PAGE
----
However, users who decide to ditch Windows for Apple quickly find that they can't escape the Redmond, Wash.-based software giant. If they want to run their Windows applications they've still got to have a copy of Windows somewhere on their Mac--and that means plunking down $200 and up for an edition of Windows Vista.

Of course, the biggest thing bugging Apple fans--at least those who own the company's stock--might be the performance of its shares this year. After the iPhone was unveiled a year ago, nothing Apple could do this year could top the hype the company kicked off with the hot-selling gadget. As a result, Apple's shares are down nearly 6% this year, as the stock market punishes fast-growing technology companies.

Long-term Apple shareholders will just have to console themselves with a dip in the pool or a drive in the car they bought after (hopefully) cashing out some of their gains.

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The iTouch Woes: Long Time Apple Fans Are Not Surprised
The iTouch debuted a few weeks ago and Apple fans, old, new, and the curious, all wanted to get their hands on the new hot device. We thought we had to wait a few weeks after the announcement, but Apple surprised us with stocking a few stores with a few units which quickly sold out.

Almost immediately the negative reports started flooding in, one of the most humorous being the identity crisis. It seems that Apple simply copied the code from the iPhone and loaded it into the iTouch without any modifications.

Some users received units that didn’t even have OSX installed on them. This further supported the iPhone code being used in the iTouch, as there were hints that bluetooth was turned off in the unit, though it contained no bluetooth parts.

Then reports and pictures surfaced arguing that the iTouch’s screen had several problems, with one being the inability to display dark colors.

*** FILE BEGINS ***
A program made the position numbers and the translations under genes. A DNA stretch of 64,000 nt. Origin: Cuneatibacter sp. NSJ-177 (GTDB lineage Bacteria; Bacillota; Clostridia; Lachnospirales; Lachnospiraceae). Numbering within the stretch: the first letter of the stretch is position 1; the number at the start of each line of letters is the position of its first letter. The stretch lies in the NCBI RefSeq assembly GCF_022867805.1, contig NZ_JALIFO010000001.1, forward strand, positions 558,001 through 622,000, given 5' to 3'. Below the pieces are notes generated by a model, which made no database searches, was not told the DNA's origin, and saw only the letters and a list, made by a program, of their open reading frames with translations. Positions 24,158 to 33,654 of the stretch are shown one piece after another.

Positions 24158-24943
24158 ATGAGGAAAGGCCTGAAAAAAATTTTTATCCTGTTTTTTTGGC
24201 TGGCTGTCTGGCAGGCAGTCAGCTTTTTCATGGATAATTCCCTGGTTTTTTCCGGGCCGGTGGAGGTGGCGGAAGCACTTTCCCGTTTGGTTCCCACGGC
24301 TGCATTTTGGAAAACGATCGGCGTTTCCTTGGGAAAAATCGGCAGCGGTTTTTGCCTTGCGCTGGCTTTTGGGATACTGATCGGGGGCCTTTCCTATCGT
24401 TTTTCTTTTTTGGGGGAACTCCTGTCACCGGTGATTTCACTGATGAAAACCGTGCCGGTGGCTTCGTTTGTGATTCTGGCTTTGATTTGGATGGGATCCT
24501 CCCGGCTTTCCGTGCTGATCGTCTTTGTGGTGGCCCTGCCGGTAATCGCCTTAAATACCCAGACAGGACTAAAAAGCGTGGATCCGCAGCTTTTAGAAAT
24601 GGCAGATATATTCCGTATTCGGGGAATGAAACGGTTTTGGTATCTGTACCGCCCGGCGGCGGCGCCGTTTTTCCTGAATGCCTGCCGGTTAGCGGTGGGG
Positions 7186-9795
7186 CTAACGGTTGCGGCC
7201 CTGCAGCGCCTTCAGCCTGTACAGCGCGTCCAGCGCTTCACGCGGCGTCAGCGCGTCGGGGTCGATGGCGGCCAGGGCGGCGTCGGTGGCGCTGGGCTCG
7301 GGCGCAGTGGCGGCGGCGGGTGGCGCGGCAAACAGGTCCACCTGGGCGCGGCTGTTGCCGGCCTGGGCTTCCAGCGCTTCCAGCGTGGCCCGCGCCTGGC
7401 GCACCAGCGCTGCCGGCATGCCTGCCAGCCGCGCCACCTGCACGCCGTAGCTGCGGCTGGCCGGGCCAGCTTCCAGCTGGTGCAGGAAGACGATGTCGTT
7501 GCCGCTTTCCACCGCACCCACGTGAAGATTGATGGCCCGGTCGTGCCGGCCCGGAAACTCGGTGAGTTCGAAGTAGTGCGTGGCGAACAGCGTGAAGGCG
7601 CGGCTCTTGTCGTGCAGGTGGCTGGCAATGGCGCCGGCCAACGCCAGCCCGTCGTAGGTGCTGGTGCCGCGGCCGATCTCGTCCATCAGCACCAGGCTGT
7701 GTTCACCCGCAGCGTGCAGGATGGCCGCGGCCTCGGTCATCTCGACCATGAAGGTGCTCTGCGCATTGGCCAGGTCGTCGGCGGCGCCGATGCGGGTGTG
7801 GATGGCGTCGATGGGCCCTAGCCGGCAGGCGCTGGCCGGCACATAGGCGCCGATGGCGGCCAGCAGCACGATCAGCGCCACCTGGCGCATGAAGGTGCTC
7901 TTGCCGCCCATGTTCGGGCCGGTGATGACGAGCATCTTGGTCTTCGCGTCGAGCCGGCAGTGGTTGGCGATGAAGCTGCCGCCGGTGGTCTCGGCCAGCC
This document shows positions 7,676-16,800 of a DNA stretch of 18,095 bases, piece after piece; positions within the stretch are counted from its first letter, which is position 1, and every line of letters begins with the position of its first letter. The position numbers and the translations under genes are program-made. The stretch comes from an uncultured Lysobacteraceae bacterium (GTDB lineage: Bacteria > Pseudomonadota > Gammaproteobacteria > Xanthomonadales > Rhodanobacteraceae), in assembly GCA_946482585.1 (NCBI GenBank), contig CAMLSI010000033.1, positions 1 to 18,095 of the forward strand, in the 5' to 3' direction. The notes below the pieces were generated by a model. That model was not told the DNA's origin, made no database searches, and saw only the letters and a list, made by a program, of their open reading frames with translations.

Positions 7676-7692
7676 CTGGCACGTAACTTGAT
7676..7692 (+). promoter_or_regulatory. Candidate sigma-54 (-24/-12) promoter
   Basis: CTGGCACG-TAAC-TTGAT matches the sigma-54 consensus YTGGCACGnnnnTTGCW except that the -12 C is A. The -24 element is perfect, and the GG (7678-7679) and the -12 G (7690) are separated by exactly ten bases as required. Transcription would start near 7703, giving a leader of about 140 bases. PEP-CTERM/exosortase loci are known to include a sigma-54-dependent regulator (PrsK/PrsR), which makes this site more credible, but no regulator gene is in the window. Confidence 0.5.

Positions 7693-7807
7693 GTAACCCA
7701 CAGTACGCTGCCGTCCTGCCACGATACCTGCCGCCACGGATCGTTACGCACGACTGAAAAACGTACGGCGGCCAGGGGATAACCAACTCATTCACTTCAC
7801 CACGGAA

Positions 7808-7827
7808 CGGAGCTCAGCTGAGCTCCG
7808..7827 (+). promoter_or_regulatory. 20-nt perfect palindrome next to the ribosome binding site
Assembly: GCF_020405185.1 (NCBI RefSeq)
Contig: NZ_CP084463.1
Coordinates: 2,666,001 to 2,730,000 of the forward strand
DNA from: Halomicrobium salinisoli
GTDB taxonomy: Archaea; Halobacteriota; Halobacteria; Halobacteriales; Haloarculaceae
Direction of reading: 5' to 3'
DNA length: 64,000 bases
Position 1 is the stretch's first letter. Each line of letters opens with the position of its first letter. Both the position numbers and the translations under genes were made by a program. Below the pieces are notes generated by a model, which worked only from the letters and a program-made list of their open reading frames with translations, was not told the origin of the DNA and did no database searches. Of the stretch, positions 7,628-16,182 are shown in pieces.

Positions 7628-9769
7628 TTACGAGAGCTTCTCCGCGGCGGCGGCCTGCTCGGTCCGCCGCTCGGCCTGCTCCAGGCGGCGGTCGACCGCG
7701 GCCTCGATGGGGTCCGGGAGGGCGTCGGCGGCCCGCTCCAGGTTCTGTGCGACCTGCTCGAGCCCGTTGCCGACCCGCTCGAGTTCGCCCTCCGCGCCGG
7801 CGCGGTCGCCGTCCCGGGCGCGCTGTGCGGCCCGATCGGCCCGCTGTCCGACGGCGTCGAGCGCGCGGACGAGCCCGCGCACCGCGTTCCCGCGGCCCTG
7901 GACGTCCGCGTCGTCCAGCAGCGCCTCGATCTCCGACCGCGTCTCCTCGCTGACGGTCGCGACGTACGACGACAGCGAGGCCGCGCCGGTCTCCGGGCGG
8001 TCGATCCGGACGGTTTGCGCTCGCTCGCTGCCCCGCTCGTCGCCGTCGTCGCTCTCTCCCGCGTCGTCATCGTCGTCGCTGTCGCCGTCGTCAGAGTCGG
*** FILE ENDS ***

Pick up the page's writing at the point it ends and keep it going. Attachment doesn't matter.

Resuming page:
To top it off, as the world was shouting “Yes, an iPhone without the phone”, Jobs and Co were busy removing features such as the ability to add calendar appointments. Features like this were favored by the masses, as when coupled with the iTunes wi-fi store, your iTouch could operate without the need for computer connection.

As the internets went wild over these issues, I myself thought “So what?”

You see, I have been using Apple products for about 2 years or so now, and I have been witness to some pretty comical product launches from Apple. I have to give them credit for the iPhone launch though. The only thing jacked up about the iPhone was AT&T.

iMacs, macbooks, Macbook Pros, and whatever else you can think of, all shipped with some sort of issue or “flaw” within that first line of units. The most famous being the heat issues in the new Intel chip packed “laptop” that just happened to burn your lap if you used it as it was meant to be used.

With that in mind, most long time Apple users don’t rush to the front lines when a new product is released. Most have learned the hard way as well. I got a 1st product line Macbook, and though I love it to death, prior to the firmware update, I was unable to use it anywhere else but on a desk or flat surface. Apple fixed it, just as they have now fixed the iTouch issues. As usual, they have it down to the exact serial # of the last units affected by the current issues. Serial #’s 9c738 and after all will have revised iTouch units, thus having avoided any of the agony involved with spending $400 on a unit that shipped without the software installed.

Sure it is Apple’s fault, but you have to keep in mind that they do most of the designing and software for all of the products that they produce, leaving a lot of room for little errors like color performance on their best iPod to date.